WORD Christchurch recommends

Anna Sun
Upper Riccarton Library

Chinese eMagazines with Dragonsource!

Dragonsource logoDragonsource is the latest electronic offering to our customers – specifically those who can read and understand Chinese!

Dragonsource offers hundreds of free up to date eMagazines covering a wide variety of topics in both simplified and traditional Chinese characters. The eMagazines can be read and searched. You can also download some titles and listen to the audio version.

What you can do with each eMagazine does vary. If you can understand Chinese, have a look today and spread the word.  All you need is your library card number and password/PIN.

也许您正怀念在中国时每期必读的杂志, 也许您一直关心着有关中国的政治, 财经, 文化和时事, 也许您正鼓励您的孩子多读中文以强化他们与中国和中国文化的联系, 那么请登陆Dragonsource (龙源) – 您所有的问题和需要或许都可以在这里得到解决!

龙源数字阅读平台用简体字和繁体字向您提供丰富的综合性人文大众类期刊, 内容涵盖时政 热点, 商业财经, 科学科技, 文学艺术, 教育教学, 健康养生, 娱乐时尚等领域。热门期刊如<读者>, <凤凰周刊>, <支点>, <南方人物周刊>通常与印刷版同步推出, 您既可点击杂志封面又可直接汉字搜索主题或作者查询文章和杂志。您还可根据阅读喜好和需求选择原貌版, 文本版或语音版。原貌版原版原式, 图文并茂, 绚丽多姿;文本版文章可搜索复制,支持单篇阅读; 语音版支持部分期刊在线试听和下载。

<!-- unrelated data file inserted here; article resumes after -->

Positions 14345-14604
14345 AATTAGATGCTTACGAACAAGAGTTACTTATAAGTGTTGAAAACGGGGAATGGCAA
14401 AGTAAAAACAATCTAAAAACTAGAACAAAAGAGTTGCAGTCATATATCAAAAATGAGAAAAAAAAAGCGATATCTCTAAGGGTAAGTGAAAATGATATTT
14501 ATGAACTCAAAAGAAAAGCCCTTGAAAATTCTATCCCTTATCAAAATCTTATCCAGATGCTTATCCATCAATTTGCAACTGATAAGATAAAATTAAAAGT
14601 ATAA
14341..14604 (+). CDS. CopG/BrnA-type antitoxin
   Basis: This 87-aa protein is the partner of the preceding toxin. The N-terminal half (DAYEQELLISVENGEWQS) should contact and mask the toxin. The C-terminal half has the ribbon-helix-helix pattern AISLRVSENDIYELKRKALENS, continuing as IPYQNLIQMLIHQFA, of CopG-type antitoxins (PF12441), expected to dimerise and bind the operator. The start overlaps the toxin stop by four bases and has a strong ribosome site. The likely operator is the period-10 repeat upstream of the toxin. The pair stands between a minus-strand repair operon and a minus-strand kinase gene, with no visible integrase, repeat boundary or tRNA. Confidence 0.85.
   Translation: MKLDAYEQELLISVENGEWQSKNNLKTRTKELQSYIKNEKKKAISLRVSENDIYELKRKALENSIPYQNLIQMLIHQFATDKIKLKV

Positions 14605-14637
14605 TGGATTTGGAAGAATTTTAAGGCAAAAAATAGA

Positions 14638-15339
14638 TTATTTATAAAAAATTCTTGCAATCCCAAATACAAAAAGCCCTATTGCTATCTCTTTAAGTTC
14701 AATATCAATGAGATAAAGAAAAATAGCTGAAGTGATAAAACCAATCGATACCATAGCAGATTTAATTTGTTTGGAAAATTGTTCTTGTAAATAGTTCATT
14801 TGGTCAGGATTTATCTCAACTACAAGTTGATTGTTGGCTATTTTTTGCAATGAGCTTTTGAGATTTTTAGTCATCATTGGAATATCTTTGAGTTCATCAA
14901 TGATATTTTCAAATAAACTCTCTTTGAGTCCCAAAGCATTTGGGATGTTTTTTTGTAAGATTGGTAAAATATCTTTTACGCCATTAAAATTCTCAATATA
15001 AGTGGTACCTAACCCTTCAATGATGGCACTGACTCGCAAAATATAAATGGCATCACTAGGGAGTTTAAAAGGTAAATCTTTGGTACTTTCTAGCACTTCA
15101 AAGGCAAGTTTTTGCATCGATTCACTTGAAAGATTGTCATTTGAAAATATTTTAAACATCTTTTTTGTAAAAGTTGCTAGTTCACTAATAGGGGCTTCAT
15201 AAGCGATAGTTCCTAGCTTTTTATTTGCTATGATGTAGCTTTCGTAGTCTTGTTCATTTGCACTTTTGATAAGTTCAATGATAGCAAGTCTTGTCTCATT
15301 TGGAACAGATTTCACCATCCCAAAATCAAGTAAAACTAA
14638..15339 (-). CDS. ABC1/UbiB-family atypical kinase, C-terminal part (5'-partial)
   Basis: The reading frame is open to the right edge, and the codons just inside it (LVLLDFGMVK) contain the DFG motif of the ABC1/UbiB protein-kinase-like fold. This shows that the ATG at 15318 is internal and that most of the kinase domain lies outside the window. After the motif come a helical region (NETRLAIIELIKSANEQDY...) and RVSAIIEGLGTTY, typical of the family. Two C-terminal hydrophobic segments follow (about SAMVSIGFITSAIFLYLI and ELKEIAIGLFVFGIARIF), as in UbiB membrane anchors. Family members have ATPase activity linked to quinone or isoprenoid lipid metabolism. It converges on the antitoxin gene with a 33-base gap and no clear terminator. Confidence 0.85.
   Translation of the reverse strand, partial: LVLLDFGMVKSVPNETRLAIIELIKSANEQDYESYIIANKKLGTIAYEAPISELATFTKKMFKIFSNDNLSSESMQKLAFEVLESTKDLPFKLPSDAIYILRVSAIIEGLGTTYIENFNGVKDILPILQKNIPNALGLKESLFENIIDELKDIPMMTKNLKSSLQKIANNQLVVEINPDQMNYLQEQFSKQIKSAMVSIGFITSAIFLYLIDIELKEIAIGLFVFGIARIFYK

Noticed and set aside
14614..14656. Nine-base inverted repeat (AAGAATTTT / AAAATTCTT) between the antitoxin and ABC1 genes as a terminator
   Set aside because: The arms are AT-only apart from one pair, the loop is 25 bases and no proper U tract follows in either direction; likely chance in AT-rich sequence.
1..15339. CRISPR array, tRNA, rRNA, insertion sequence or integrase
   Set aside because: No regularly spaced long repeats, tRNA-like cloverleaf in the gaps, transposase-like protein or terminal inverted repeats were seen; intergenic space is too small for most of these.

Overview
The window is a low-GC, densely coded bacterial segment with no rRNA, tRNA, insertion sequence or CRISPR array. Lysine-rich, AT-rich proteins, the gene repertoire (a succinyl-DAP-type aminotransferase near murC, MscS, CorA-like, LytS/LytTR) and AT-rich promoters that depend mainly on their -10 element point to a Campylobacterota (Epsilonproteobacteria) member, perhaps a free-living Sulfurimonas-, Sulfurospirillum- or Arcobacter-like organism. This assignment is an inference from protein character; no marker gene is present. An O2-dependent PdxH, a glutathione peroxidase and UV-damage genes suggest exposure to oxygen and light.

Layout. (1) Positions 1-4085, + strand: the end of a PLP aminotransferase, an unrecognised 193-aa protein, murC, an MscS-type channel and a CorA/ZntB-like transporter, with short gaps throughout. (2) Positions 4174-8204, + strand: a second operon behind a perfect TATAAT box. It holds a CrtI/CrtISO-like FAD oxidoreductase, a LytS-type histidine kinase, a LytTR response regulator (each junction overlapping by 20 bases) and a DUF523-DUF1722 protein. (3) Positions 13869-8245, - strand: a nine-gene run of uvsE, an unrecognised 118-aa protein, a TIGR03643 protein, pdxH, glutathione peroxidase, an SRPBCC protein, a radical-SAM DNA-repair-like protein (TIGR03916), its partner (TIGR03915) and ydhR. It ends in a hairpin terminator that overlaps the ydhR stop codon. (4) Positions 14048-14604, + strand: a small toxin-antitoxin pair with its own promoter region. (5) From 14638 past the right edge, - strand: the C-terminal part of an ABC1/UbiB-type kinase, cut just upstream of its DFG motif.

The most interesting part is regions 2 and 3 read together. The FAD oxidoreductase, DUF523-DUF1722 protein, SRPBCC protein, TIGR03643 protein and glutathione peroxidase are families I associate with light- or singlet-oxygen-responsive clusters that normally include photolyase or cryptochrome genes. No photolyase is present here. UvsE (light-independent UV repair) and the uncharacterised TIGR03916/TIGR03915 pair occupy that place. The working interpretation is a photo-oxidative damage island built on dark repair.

New Zealand’s Chinese heritage

When I was a teenager our art teacher used to take us on sketching trips to the museum. The idea was that we would spend our time sketching rather unattractive stuffed animals. It soon became a problem to extract me from the Asian Gallery. The beauty and sophistication of the ceramics and carvings there held my attention long after I left school.

However, they weren’t objects that I associated with New Zealand until many years later. What did Asia have to do with us who were so attached to the British Isles? It wasn’t until the 70s, after Britain cut the economic ties by joining the EEC (EU), that I began to appreciate that our future lay with our neighbours in Polynesia and Asia.